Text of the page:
Niles Paul as well should be playing in Arena Football (at best).
Contrary to reports, Leonard Hankerson has ZERO potential - he will never be a number one or number two guy, and recent reports from sources close to the situation have indicated that the receiver has re-enrolled in the University of Miami to finish his degree in Sanskrit,i.e. he is considering a legitimate day job.
Two Sundays ago, quarterback Robert Griffin III sprinted away from James Harrison toward the sideline. Throwing slightly left, back across his body, to compensate for his momentum, he threw a straight-ahead bullet at chest height twenty yards down field to a streaking a Leo Hankerson in the shallow corner of the end-zone.
By all accounts, we can’t let that stuff happen. We cannot let these plays, destined to become the iconic images of not only the Redskins but the entire NFL for years to come.
Robert Griffin III should not be on the field. Somebody screaming,”Steroids!” is the answer.
Despite the numbers drop, Griffin is a better, more complete quarterback now than he has ever been in his career. That’s not news; he’s young and he’s learning. But the only significant improvement I have seen in his game has come from the first week of training camp to the last.
That’s the only thing he needs. More practice. Let’s get him that with a lie to the media (and I guess to most of the fans). The Redskins public relations department could have fun with the dupe (as they almost always do) releasing a clever statement that lets true fans read between the lines:
Griffin Suspended Season for Performance Enhancement Techniques.
Those PET’s being the mountains of playbooks and defensive looks we would throw his way from Monday to Saturday. He will improve. Risk free. It’s the best possible deal for Washington.
But wait - there’s more!
Outside of just dramatically diminishing the risk of injury, sitting Griffin for the final seven games of the season will also have carry three other worthwhile benefits.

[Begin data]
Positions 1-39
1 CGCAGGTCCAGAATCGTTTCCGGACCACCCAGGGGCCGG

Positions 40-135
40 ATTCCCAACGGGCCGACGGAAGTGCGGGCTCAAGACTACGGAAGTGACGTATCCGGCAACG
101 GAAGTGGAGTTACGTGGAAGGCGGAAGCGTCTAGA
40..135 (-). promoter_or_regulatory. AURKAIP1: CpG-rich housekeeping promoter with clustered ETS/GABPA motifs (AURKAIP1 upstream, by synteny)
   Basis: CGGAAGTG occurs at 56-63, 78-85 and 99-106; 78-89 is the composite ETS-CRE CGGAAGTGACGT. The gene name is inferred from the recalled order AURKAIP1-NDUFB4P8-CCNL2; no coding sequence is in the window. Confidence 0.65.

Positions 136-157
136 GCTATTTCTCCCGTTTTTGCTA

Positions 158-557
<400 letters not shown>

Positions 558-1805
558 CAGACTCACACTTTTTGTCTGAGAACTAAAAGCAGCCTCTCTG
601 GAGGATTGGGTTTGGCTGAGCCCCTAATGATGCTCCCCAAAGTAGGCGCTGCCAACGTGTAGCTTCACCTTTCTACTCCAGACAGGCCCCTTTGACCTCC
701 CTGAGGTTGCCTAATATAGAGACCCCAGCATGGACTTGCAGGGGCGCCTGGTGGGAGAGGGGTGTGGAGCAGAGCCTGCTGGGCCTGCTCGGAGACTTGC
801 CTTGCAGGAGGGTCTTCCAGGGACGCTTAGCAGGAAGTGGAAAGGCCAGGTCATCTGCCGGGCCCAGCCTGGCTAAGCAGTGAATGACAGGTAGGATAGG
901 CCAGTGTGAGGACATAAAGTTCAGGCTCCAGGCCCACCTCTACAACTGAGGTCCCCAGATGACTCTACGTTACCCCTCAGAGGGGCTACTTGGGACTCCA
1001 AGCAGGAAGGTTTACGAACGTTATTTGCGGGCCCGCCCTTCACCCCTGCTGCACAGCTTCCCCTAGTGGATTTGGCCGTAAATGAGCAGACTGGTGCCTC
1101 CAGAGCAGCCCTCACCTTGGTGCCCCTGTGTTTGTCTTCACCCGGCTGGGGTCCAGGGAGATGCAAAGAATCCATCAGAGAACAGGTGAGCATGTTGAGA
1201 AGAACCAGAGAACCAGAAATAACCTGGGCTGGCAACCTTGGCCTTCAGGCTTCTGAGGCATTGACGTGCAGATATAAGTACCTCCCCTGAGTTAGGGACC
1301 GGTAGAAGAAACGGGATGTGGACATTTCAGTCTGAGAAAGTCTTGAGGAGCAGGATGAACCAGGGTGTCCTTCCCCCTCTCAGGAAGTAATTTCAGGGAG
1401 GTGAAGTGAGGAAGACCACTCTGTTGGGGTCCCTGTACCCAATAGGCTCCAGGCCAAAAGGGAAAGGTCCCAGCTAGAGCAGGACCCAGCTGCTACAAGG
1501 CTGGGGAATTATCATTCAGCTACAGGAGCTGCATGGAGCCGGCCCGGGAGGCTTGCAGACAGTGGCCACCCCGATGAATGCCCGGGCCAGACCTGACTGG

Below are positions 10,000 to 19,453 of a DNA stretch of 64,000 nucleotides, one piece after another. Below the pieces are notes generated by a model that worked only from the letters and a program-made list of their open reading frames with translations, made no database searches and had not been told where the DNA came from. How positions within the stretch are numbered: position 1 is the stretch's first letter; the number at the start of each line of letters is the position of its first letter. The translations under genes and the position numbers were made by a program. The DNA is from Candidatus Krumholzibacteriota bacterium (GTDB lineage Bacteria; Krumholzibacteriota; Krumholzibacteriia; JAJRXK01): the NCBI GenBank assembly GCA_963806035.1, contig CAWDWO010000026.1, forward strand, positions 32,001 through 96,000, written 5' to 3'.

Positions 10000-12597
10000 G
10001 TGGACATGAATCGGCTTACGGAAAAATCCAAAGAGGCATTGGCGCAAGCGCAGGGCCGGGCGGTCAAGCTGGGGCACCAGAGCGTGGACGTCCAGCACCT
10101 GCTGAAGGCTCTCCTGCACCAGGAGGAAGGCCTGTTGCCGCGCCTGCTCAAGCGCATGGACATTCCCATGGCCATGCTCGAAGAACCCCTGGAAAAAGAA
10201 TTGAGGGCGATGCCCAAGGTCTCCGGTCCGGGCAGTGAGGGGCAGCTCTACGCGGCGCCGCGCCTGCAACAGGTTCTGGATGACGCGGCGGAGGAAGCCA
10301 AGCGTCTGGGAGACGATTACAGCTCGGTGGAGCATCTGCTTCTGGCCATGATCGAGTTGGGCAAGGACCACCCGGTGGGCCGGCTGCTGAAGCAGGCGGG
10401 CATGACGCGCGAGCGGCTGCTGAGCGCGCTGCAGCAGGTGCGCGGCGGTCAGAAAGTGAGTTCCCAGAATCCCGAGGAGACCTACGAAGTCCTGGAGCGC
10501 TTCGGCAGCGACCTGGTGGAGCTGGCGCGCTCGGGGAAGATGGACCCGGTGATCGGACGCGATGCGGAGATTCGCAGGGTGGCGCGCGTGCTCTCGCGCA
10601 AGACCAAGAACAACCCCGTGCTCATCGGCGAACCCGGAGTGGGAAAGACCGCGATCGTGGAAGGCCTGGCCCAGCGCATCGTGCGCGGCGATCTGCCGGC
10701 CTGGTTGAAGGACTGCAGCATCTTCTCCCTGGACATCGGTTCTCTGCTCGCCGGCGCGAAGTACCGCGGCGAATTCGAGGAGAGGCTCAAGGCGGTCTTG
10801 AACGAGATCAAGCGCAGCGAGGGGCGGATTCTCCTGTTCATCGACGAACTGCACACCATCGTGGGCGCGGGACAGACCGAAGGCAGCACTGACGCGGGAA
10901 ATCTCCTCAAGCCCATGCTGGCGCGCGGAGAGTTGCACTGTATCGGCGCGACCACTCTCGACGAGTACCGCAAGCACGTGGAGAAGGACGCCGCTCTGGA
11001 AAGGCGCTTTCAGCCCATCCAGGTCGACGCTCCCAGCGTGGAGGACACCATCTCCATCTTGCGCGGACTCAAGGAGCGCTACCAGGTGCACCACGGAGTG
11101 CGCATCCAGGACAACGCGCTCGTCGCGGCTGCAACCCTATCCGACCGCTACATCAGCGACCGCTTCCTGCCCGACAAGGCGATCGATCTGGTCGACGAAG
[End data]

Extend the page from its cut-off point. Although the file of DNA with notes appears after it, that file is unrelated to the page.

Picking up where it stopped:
First of all, the public shame of a steroids allegations would lose Griffin many of his sponsorships, allowing him to focus solely on football and improvement.
Second, opposing defenses will have significantly less tape to adjust to when Griffin comes back to take the league by storm in 2013. Everybody knows that the only reason Cam Newton has struggled through most of the season is that opposing defenses have a leg up on his approach. The less we play Griffin, the better he will perform.
Third and most important, if Griffin sits Kirk Cousins will be able to get much needed NFL experience.
Forget trade value. We’re going to need him.
Cousins is almost certain to be our backup quarterback for the next 10 seasons, during which there will come a time when he will have to win us a big game against a good team. Let him play Philadelphia. For one thing, the Eagles wouldn’t see it coming - and would almost certainly fold under the confusion. We already know what Griffin can do, helping Cousins mature is far more pertinent.
In fact, the team would benefit if Griffin’s made-up steroid allegation lingered for the entirety of next season as well. Statistically analysis has proven over the years that quarterbacks play their best football between the ages of 27 and 28. Why would we want to risk wasting those years?
Let Griffin battle these allegations - maybe go to prison a couple times - and by 2018 he and we will be the odds on favorite to win it all.
And isn’t that what it’s all about?